KELLEY V. GILL, 245 U. S. 116 (1917)

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U.S. Supreme Court

Kelley v. Gill, 245 U.S. 116 (1917)

Kelley v. Gill

No. 411

Submitted October 2, 1917

Decided November 5, 1917

245 U.S. 116


A court of bankruptcy has no jurisdiction over a suit in equity brought by the trustee of a bankrupt corporation in the the corporation's domicile, against a number of its shareholders there residing, for the purpose of collecting from each an ascertained sum of money which, by the terms of such shareholder's individual subscription contract, had become unconditionally due and payable to the corporation at times specified, and without regard to the obligations of other shareholders.

Where the liabilities of the shareholders of a corporation to pay stock subscriptions are several, independent, and unconditional, and no issue with the corporation touching such liabilities is common to the shareholders, the remedy of the corporation, or its trustee in bankruptcy, is by action at law against each shareholder separately; the equitable jurisdiction to avoid multiplicity of actions does not arise merely because the claims are very numerous, and a single chanrobles.com-red

Page 245 U. S. 117

suit by the corporation, or by its trustee in bankruptcy, against many of the shareholders to collect their subscriptions cannot be maintained on that ground.

An order of the court of bankruptcy calling for the payment of shareholders' subscriptions to a bankrupt corporation which, before and independently of the order, were ascertained and payable adds nothing to the liabilities of the shareholders or to the rights of the trustee in bankruptcy, and cannot justify a single suit by the trustee against many of the shareholders to collect their subscriptions which, in the absence of the order, would not have been cognizable in equity, and neither can an order of the bankruptcy court directing the trustee "to institute a suit in equity" to make such collections confer such equitable jurisdiction.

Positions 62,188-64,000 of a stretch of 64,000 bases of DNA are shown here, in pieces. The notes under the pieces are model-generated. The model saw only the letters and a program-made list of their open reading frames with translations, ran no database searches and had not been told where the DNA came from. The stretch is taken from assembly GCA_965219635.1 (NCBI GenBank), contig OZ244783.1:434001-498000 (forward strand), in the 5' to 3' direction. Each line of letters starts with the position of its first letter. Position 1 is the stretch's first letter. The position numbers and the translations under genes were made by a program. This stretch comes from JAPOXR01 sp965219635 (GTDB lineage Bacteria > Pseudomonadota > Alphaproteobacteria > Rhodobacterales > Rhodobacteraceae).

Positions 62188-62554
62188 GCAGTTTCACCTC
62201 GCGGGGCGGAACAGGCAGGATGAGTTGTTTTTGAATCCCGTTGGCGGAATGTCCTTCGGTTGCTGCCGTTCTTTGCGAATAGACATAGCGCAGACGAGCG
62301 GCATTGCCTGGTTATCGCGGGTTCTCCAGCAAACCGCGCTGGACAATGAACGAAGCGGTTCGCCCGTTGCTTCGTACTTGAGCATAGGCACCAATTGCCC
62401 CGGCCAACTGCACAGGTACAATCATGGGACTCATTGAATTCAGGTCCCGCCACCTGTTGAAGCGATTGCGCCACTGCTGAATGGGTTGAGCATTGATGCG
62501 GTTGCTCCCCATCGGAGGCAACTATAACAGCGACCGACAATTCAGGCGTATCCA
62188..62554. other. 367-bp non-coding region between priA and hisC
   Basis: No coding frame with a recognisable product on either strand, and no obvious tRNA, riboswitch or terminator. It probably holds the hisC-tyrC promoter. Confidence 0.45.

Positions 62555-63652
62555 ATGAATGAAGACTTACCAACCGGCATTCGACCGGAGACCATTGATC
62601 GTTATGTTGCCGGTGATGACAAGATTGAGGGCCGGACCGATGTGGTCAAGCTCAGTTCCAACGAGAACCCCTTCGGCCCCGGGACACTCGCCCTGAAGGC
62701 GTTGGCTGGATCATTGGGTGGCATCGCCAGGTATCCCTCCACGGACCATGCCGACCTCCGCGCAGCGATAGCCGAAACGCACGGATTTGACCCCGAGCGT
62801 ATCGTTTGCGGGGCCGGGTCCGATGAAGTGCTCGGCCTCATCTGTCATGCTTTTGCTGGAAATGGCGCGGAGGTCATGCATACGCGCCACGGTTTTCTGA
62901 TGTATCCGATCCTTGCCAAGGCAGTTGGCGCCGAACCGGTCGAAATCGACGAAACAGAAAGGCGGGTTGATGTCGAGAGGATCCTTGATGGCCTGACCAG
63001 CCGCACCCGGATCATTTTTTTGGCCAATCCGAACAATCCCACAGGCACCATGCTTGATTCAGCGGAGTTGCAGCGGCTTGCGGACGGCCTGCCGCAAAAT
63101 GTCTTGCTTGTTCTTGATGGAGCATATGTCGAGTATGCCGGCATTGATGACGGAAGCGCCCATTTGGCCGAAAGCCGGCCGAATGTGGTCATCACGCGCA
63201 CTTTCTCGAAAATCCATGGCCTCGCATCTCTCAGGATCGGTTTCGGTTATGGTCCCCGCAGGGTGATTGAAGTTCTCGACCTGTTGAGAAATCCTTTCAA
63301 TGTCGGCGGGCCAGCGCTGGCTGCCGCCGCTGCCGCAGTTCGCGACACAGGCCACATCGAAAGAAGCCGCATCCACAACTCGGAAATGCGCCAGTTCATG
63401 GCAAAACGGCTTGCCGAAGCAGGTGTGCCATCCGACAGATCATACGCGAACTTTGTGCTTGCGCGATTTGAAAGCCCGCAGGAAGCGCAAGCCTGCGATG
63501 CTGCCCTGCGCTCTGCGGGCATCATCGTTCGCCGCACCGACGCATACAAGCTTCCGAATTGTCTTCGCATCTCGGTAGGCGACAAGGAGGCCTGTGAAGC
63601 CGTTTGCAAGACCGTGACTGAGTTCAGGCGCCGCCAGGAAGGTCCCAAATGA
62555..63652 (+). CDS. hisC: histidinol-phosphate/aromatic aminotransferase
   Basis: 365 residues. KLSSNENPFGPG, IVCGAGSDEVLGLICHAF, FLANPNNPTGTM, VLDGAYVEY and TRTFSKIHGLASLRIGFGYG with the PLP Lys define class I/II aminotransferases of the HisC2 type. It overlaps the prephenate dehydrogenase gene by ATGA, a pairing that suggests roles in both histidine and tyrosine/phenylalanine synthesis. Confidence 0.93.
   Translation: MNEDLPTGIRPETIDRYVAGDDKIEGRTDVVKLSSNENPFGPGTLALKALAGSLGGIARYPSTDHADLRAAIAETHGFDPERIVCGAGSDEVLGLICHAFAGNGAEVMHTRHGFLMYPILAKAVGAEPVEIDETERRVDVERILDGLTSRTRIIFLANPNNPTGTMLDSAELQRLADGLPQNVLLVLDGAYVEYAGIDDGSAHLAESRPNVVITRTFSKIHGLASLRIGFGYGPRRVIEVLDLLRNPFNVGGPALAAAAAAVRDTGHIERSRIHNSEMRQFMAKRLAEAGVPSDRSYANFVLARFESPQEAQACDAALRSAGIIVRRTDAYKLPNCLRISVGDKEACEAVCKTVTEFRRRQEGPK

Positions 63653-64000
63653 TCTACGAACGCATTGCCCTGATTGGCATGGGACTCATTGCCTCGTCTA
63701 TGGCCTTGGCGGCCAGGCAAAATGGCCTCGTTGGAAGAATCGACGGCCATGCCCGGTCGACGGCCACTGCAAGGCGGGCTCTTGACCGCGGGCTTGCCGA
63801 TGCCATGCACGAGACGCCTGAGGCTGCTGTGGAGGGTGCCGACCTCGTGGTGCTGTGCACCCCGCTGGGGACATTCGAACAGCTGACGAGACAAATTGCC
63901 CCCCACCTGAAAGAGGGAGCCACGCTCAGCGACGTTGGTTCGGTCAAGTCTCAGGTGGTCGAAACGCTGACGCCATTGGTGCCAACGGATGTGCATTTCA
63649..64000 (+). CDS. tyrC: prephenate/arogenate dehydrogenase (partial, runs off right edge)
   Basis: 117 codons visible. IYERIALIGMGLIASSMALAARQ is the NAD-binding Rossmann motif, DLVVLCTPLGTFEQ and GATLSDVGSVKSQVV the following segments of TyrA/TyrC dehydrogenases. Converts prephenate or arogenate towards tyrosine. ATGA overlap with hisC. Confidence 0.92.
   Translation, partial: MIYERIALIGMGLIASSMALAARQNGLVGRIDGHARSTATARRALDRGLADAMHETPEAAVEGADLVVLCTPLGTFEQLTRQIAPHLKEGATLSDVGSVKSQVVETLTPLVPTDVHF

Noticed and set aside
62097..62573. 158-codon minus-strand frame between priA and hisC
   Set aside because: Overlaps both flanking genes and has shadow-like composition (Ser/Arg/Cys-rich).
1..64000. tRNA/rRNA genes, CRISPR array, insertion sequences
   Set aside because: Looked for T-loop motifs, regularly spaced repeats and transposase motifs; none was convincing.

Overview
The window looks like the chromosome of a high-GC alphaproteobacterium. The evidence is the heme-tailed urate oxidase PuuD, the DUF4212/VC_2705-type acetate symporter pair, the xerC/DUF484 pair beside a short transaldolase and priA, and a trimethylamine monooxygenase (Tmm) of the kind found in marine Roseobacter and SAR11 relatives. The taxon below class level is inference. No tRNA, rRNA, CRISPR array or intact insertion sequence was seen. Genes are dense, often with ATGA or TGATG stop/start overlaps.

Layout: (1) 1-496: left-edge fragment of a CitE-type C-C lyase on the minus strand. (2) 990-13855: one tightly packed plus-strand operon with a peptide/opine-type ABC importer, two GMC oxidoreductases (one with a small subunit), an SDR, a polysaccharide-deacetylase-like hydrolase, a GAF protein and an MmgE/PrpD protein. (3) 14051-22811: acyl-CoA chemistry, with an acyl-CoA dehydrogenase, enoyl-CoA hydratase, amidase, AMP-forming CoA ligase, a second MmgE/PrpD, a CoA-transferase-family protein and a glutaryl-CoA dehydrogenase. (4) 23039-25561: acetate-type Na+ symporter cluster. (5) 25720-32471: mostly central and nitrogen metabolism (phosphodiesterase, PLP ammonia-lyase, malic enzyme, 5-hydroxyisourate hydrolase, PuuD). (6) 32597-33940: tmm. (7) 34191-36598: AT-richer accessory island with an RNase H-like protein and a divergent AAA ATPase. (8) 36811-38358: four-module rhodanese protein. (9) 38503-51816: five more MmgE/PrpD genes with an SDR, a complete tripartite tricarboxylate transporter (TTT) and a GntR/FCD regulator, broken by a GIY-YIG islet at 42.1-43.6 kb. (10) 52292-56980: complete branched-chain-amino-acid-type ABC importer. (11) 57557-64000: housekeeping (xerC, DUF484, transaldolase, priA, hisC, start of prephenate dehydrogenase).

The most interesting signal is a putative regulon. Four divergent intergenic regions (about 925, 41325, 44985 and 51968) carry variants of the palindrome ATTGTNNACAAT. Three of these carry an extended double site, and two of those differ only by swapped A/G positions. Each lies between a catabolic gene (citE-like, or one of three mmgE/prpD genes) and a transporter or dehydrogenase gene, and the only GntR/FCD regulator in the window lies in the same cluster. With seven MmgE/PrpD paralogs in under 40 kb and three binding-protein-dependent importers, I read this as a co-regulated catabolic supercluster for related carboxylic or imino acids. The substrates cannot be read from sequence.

The amendment to § 47, clause (2), of subdivision a of the Bankruptcy Act, made by the Act of June 25, 1910, 36 Stat. 840, § 8, did not confer new means of collecting ordinary claims due the bankrupt.

Where causes of action and citizenship of parties are such that a bankrupt, before bankruptcy, could have sued only in a state court, the bankruptcy court is without jurisdiction to enforce them at the suit of the trustee, even if, as a matter of equity jurisdiction, the trustee might join all causes in one bill to prevent a multiplicity of suits, while the bankrupt would have been obliged to sue upon each of them independently at law.

Contested claims of a bankrupt corporation against persons alleged to be shareholders, for moneys alleged to be due and payable on subscriptions to the corporate stock, are not to be regarded as property in the possession of the trustee in bankruptcy for the purpose of determining whether the bankruptcy court has jurisdiction to enforce them; nor does the fact that such alleged debtors are shareholders of the corporation enable the trustee to sue them in that forum to collect their subscriptions.

238 F.9d 6 affirmed.

The case is stated in the opinion. chanrobles.com-red

Page 245 U. S. 118


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